And guess what? All that money—we provided billions of dollars—tens of billions of dollars for law enforcement. They didn't spend it. I—anyway. [Laughter]
Look, one of the things that was going to happen here is—and it's going to really matter to Florida—and that is the environmental things that—a lovely lady asked me about making sure that we deal with utilities. Well, guess what? Twenty-one utility companies came to me and said if in fact I was able to pass what I passed, the utility bills would go down, not up.
But here's the deal: We're now in a situation where the utility companies, we're—I am not allowing for drilling off the certain parts of the shores and oceans and—but—[applause]—that they still have enormous opportunities to drill. Enormous opportunities on private lands as well as public lands—enormous. And they're not doing it. You see the profit they make?
The eight largest oil companies, they made, the last two quarters, $100 billion in profit while the American public is sucking wind.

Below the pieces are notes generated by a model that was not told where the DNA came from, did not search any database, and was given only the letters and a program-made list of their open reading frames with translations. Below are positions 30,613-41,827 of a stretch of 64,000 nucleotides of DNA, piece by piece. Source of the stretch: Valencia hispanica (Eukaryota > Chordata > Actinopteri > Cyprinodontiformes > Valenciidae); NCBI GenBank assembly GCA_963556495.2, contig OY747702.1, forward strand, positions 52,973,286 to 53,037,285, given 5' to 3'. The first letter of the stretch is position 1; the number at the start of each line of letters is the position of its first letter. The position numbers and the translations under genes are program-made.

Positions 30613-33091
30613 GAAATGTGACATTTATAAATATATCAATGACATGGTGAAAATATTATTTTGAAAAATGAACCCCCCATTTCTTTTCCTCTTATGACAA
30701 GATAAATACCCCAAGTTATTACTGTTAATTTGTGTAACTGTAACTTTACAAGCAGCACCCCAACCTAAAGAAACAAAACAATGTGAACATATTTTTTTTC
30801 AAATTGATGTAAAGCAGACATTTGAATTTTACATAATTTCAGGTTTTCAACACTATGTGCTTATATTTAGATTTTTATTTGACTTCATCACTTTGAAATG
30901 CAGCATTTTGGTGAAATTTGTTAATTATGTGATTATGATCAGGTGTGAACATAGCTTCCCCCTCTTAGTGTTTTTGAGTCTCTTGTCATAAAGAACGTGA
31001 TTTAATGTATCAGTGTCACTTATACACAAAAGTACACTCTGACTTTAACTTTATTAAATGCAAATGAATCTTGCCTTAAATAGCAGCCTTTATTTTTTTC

So, my point is, you don't have to be—I mean, I'm looking for centrist Democrats. I'm looking for people I can work with. I'm looking for people who understand complex issues. I'm looking for people who can speak directly to other people.
And it matters who the Governors are, because you're going to determine what votes get counted, who counts those votes and makes sure that they're legit.
And, Charlie, I've got 6,000 more things to say about you, but I'm not going to do it. I'll refrain from doing it. And—except to say, Charlie and I have one other thing in common: We both—I married up, and he's about to marry up. [Laughter]